The number of MBBS / BDS seats in state-run Medical Colleges in Jammu and Kashmir has increased from 500 in 2018 to 1100 in 2020.


Leaders from Leh seeking the implementation of Sixth Schedule of the Constitution of India in Ladakh for protecting their identity and demography met the Home Minister Amit Shah on September 26, 2020. On his assurance, they withdrew the decision of boycotting the October 16, LAHDC polls.

After obliging the Home Minister Amit Shah and participating in LAHDC polls – the sixth since the Hill Council came into being, 65 per cent of the Leh population cast their votes. The election took place in the most disturbing situation given the Chinese army on part of the border. Interestingly the army had captured a PLA member in Demchok. He was repatriated to his unit. The LAHDC has an electoral college of 89776 voters including 45025 women. For 26 berths, 94 candidates – 26 each from BJP and Congress, 19 from Aam Aadmi Party (AAP) and 23 independent candidates are in the fray. PDP and NC stayed away.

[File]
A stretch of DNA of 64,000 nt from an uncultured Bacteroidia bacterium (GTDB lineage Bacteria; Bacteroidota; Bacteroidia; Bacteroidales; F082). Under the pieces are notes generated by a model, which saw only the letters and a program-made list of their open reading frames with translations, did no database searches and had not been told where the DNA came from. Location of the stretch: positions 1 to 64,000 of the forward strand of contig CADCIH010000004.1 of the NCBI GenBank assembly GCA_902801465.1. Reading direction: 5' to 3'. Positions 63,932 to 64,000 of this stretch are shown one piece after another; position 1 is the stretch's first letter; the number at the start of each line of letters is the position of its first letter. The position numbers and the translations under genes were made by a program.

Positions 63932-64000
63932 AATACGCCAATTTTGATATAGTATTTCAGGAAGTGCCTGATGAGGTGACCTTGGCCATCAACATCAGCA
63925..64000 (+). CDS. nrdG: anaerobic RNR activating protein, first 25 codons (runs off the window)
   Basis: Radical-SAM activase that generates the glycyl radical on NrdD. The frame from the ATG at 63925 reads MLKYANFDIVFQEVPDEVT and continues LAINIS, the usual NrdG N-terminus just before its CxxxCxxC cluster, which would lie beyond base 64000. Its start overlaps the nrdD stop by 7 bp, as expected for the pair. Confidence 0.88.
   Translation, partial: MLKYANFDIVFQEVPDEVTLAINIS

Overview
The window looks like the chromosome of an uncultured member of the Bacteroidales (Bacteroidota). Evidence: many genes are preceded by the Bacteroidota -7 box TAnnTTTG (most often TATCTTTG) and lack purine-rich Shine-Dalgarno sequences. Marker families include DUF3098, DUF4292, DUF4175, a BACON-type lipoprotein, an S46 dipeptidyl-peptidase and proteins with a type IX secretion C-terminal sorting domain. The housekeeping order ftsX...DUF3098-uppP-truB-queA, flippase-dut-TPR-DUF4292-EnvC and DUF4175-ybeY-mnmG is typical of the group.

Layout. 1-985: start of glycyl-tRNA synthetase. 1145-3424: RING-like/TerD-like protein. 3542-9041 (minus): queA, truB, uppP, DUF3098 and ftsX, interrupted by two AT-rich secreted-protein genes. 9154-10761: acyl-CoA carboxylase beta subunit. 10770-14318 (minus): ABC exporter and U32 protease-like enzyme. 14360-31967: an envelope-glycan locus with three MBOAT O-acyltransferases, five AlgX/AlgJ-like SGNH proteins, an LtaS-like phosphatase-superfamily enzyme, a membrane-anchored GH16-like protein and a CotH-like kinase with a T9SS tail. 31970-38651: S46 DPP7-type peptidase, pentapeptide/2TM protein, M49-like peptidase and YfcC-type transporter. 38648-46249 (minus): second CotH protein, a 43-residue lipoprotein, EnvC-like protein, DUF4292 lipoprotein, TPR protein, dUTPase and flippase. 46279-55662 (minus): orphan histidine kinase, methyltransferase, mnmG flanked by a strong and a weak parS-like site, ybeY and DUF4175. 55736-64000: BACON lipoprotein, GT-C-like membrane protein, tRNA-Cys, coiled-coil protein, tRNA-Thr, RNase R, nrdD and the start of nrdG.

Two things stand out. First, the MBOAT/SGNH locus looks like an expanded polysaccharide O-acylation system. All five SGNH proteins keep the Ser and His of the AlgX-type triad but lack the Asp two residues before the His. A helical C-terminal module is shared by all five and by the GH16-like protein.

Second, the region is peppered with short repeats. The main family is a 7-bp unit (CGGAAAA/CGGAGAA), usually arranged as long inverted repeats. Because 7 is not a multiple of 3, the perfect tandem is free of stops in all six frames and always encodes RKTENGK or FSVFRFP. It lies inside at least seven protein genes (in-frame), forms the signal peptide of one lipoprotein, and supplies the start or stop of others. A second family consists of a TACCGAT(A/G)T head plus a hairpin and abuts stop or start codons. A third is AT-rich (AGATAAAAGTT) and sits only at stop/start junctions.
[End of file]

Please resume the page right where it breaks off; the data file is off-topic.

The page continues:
At a time when Sarpanchs are in huge demand, the “suicide” by Javaid Ahmad Dar, the Sarpanch of Aloosa was very bad news. The newsbreak was reported to the police and the locality on October 12. Barely 35, he was energetic and a future leader. A few days later, police trashed the suicide theory. Its investigations revealed that the Zurimanz resident was actually killed by his wife and her paramour, Shahzad Ahmad Dar. They had drugged the Sarpanch and strangulated him. Both the lady villain and her friend have admitted to the crime, police said. The police had set up a Special Investigation Team after it felt the case did not look like a Sarpanch. As the investigations started, the dup admitted to the love crime.


Dr Farooq Abdullah coming out from Enforcement Directorate office Srinagar after day-long questioning on Monday, October 19, 2020. KL Image by Bilal Bahadur